Write It Down by Jennie Linthorst:
Life moves fast when you have a child with special needs. As parents, we’re constantly motivating our children child with Herculean efforts, affect, patience, problem-solving, and love, to move through another day of progress out in a world that doesn’t seem to quite understand the nuances of our days. From breakfast to shoe tying, getting out the door, school, therapies, grueling homework, play dates, dinner, bath and bed, we go through a million rollercoaster rides of thoughts and emotions inside ourselves. Yet, how often do we take a moment to self-reflect on what we are thinking and feeling? How often do we acknowledge our self-doubt, our shame, our judgments of our children, and our amazing ability to work through these thoughts and show up in the world everyday as we do?
Working in the field of poetry therapy, I have spent years witnessing the power of self-expression through writing. When an individual is offered a piece of inspirational writing to read, and then offered the space, the safety and time to self–reflect on what it might bring up about their own life, an amazing thing happens –a voice inside them begins to work through the muck, and confusion of whatever is happening in their present life. The true power and the healing takes place as they allow this voice to write it down on an empty page with no rules, critiquing or editing. And suddenly they have been heard. It is has been taken off of their hearts and put on the page.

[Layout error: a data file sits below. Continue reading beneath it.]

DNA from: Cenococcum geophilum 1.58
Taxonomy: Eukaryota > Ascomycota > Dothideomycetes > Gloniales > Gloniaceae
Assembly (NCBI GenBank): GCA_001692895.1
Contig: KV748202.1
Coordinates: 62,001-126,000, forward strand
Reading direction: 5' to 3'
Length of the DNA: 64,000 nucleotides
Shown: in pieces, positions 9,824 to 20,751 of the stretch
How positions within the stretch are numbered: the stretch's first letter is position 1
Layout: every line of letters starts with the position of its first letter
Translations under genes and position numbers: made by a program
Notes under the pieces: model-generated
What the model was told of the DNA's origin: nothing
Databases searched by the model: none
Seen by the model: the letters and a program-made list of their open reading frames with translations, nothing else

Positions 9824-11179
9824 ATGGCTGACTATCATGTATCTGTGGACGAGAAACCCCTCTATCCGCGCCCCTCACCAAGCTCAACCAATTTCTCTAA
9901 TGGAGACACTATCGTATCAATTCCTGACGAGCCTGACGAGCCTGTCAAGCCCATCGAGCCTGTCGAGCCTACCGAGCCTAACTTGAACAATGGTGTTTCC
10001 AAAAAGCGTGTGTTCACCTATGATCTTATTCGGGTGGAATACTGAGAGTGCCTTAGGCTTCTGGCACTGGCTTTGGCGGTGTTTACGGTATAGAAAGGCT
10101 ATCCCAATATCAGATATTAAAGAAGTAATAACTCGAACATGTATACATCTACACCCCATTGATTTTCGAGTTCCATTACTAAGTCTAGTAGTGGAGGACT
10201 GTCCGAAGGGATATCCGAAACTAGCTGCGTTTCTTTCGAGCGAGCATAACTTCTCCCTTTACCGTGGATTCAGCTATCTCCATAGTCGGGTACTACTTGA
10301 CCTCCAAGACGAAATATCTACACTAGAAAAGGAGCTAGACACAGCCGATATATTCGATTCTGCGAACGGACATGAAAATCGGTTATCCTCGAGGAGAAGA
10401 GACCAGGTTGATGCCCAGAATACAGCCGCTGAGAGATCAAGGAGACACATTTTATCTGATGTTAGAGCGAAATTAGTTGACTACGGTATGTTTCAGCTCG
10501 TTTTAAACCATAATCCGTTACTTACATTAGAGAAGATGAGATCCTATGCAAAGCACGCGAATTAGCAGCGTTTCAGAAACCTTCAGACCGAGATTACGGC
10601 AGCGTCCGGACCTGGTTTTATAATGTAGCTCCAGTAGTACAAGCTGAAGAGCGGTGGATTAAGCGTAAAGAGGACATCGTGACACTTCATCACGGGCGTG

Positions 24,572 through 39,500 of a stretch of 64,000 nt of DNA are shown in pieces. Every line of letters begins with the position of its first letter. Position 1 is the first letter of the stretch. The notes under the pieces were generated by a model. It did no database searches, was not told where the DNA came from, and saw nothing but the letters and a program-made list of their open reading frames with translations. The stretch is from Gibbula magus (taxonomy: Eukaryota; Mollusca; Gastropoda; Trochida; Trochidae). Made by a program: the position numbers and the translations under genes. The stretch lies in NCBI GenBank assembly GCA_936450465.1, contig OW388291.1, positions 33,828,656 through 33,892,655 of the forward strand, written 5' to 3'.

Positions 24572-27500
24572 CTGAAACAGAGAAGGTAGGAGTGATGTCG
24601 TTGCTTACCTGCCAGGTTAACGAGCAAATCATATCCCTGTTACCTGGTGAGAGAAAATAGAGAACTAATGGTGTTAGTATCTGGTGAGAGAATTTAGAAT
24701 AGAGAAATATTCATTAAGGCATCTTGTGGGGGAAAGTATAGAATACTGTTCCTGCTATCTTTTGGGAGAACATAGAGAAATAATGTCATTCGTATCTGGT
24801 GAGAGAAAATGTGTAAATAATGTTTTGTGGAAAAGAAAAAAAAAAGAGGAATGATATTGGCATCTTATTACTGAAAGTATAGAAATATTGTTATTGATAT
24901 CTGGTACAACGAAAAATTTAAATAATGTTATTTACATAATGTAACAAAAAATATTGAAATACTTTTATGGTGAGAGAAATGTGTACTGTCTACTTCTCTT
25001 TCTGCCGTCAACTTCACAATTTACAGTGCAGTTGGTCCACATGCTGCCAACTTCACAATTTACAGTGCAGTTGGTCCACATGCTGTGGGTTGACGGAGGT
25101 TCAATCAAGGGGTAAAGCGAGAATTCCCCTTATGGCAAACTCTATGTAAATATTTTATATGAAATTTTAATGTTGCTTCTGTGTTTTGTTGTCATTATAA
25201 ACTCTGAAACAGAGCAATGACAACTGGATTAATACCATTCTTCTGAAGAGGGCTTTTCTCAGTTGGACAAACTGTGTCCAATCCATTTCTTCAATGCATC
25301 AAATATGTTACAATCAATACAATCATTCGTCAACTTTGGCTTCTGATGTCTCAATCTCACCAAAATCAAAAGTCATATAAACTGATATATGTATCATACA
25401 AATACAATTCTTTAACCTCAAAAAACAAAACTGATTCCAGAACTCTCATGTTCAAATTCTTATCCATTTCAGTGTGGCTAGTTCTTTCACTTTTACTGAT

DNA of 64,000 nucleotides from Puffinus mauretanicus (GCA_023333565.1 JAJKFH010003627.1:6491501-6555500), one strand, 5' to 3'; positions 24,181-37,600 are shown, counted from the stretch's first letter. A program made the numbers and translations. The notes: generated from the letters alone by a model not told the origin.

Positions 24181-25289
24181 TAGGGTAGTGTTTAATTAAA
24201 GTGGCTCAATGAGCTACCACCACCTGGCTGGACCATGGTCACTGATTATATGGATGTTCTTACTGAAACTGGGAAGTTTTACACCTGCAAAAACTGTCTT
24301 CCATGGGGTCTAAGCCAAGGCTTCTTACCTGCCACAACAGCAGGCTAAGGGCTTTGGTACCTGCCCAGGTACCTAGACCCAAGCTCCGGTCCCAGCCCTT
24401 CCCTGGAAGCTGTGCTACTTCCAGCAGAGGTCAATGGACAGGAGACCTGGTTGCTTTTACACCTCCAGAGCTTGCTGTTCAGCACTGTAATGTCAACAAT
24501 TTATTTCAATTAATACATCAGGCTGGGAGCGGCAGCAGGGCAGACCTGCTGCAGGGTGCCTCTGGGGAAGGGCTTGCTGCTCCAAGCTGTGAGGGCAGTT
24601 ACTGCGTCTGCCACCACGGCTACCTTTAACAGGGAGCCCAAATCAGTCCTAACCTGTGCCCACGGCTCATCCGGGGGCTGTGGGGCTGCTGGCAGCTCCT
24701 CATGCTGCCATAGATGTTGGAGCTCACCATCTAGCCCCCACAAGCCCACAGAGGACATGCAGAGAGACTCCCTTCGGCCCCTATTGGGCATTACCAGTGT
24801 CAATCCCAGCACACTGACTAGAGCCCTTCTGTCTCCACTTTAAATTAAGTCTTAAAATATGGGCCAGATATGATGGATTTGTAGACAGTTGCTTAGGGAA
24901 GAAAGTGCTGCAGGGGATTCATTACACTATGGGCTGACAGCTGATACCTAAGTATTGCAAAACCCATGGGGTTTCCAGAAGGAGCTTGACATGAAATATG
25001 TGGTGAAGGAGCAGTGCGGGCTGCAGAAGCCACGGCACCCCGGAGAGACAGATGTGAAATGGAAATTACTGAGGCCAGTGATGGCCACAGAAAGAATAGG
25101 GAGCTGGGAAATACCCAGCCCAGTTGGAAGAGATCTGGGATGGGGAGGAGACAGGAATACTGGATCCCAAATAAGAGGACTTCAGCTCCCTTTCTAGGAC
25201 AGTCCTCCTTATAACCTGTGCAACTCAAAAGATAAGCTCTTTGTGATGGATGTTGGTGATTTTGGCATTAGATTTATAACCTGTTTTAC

People often ask me how I use writing for my own healing. I prefer to have a monthly group where I can use the poetry therapy process to be inspired, and to have the time to write and share with the group. But, as I said earlier, we parents don’t always have the luxury of a structured writing group and a poetry therapy facilitator.
There are ways in our crazy lives to stop and reflect, and to work these moments out on the page. Our daily experiences are the inspiration. I am always listening for the moments in my day where I feel my thoughts and emotions are being triggered by something. Maybe it’s a moment of frustration with my son in the morning, or a comment made by a teacher or therapist that is working with him during the day, or how my heart hurts in the grocery store when I feel envious and angry at a family that seems so typical and perfect. It’s the little glances from my husband when I feel I have let him down, or raw moments of honesty where we lift each other up. These are the nuggets of gold to be written down and worked through on the page.
I carry a small notebook in my car and in my purse, and when these moments of thoughts occur, I jot them down. I have time waiting in the car pool lane, or while a therapist is working with my child, or before I go to bed at night. I use these moments to begin a poem. There is inevitably a turnaround in my thoughts- a magical place inside myself that knows how to steer me back to self-love and forgiveness. I give those scary places a voice, and then another greater voice inside me seems to know how to calm me down. I feel less alone and more at peace.